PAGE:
Hungarian Prime Minister Viktor Orban, known for his anti-immigration policy, will meet with German Chancellor Angela Merkel. Will she manage to persuade the obstinate colleague to compromise on readmission of refugees? On Thursday, July 5, German Chancellor Angela Merkel will discuss European immigration policy with Hungarian Prime Minister Viktor Orban in Berlin. First of all, it will be about creating transit centers on the border of Austria and Germany, of which migrants already registered in other EU countries will be sent back to those EU states in which they passed the registration procedure.
Hungary, bordering Austria, is one of the EU countries, through the territory of which the famous “Balkan route” passes, along which the largest number of migrants arrived in Europe in 2014-2015. Nevertheless, Austria and Hungary have so far refused to conclude an administrative agreement with Germany on the readmission (return admission) of refugees.
Orban’s anti-immigration policy
The love of Hungarian Prime Minister Viktor Orban for loud statements seems to be as strong as his dislike for refugees. An example of this is his pathetic speech, delivered in the fall of 2015. Then Orban said that “every European politician who gives migrants hope for a better life and encourages them to give up everything and go to Europe is irresponsible.” And he called on the Europeans to “re-embark on the path of prudence,” otherwise they will “lose the battle, which has a fateful significance.”
The 55-year-old head of the Hungarian government said these words at a time when the migration crisis in Europe reached its peak. He was the first European politician to order the construction of barbed wire fences on the border to prevent migrants from entering Hungary.
The Hungarian prime minister calls migration “the Trojan horse of terrorism,” and, in his own words, opposes the “mixing of nations” in order to “preserve the ethnic composition of the Hungarian people.” Orban clearly adheres to his position and refuses to comply with the requirements of the European Union for the reception and distribution of refugees. According to EU quotas, Hungary was supposed to accept 1300 refugees. So far, none of them have been allowed into the country. Neither protests in Hungary itself, nor complaints and EU penalties forced Orban to change his anti-migration course.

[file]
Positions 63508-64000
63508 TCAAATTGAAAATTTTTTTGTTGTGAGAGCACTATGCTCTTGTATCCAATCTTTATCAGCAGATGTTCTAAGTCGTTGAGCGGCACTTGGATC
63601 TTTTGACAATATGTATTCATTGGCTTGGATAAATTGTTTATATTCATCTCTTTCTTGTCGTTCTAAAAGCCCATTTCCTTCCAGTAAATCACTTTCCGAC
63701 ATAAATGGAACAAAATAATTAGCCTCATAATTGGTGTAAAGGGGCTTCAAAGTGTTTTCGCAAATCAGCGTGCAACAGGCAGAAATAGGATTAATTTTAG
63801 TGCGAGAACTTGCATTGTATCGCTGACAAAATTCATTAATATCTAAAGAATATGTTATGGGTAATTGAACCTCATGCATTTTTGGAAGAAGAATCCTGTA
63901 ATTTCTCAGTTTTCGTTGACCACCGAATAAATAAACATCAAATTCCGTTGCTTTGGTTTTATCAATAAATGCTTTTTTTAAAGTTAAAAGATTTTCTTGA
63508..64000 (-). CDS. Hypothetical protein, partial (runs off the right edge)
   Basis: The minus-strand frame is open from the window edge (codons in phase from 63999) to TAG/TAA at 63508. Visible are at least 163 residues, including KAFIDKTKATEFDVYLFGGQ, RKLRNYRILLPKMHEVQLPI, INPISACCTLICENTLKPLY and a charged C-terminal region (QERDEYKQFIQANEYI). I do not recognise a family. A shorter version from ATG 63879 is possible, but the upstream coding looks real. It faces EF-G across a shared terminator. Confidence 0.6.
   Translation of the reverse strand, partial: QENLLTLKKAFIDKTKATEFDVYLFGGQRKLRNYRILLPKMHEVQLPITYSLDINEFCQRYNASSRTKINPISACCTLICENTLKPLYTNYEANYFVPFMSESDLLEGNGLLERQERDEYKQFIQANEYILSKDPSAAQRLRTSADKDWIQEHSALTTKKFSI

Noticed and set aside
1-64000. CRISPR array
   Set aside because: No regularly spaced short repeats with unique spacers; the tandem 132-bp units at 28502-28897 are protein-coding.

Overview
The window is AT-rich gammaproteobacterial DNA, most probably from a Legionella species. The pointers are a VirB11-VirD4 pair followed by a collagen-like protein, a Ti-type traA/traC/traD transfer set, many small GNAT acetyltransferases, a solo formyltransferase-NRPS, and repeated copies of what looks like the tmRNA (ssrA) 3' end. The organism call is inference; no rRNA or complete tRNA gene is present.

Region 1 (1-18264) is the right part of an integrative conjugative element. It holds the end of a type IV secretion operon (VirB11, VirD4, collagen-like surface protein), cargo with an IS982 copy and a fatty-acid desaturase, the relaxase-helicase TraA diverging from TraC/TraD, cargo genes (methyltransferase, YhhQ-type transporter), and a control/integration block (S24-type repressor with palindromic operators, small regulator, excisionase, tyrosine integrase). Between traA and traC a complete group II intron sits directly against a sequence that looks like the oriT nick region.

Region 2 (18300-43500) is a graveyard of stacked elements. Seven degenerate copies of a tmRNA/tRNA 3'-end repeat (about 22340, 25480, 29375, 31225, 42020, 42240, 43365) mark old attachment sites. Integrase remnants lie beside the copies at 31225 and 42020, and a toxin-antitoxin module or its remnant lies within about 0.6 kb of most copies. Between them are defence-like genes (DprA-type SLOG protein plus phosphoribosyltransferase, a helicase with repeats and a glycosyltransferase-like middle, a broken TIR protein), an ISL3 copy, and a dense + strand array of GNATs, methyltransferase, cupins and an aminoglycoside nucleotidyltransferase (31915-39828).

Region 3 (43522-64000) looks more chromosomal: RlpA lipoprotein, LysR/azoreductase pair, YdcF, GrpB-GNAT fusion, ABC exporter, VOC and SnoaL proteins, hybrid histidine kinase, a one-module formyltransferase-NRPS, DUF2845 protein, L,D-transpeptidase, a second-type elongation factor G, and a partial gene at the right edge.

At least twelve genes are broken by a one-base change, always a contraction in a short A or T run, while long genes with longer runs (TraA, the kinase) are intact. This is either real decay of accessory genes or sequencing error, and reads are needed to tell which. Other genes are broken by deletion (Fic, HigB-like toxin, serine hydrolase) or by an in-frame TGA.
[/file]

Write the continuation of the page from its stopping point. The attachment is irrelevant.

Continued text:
Orban – an example for populists and conservatives in Germany
For many Hungarians, the words of the head of government were not a surprise. Orban, co-founder and chairman of the FIDES – Hungarian Civil Union party, has been the country’s prime minister since 2010. And this is not his first term in a high state post. From 1998 to 2002, he already headed the cabinet. In recent years, tightening migration policies has become Orban’s main political strategy. The politician, who was considered liberal at the beginning of his career, today claims the “danger” that, in his opinion, “is represented by migrants seeking Europe.”
Thanks to his anti-immigration policies, Orban and his government are supported by voters. In the parliamentary elections held in early April, the FIDES party Orban won an impressive victory, gaining 48.5% of the vote. Since then, FIDES venue with a coalition partner of the Christian Democratic People’s Party controls two-thirds of the parliament.
However, not only the Hungarians support the Orbans strategy. In Germany, for example, left-wing politicians sharply criticize Orban, while a number of conservatives from the Christian Social Union (CSU), which is part of the ruling coalition, approve of his views. Orban repeatedly came to Bavaria to meet with politicians from this party. The head of the CSU, the current Minister of the Interior of Germany, Horst Seehofer, who advocates a radical reduction in the influx of migrants into the country and recently had a big argument with Angela Merkel about this, in October 2016 even called Orbán “dear Victor”. Orban, in turn, called the CSU politicians his “brothers in arms.”
The mismatch between rhetoric and the number of refugees
However, the situation with migrants in Europe, as described by the Hungarian prime minister, and the importance in the life of Europeans that he assigns to her, do not correspond to the real situation.
So, as of December 2017, 2.3 million migrants were in 28 EU countries with a population of more than 500 million people. This is 0.45 percent of the total number of citizens of the European Union. And even less is the share of migrants in terms of population – in Hungary itself. In the transit zone on the border with Serbia, which Hungary voluntarily created, there are now several hundred refugees. According to official figures, in 2017, 3,350 people asked for asylum in Hungary, mainly immigrants from Afghanistan, Iraq and Syria.
About 1000 of them received subsidiary protection, that is, a temporary right to stay in the country, since they are threatened with torture, the death penalty or other immediate threat to life in their homeland. And only 100 asylum applications were granted – the applicants received the right to stay in the country, they were guaranteed medical care. For a month they can remain in the hostel for refugees, and then they are obliged to provide for themselves.
Now for 10 thousand inhabitants in Hungary there are only 6 refugees. For comparison: in Germany this figure is 117. As far back as 2017 in Brussels, Prime Minister Orban said that migrants are not a problem of Europe, but of Germany.
Now, in anticipation of a meeting with Merkel, according to the Bild newspaper, Orban allegedly agreed under certain conditions to conclude an agreement on readmission of refugees with Germany. But before, he said, Berlin should conclude the same agreement with Vienna.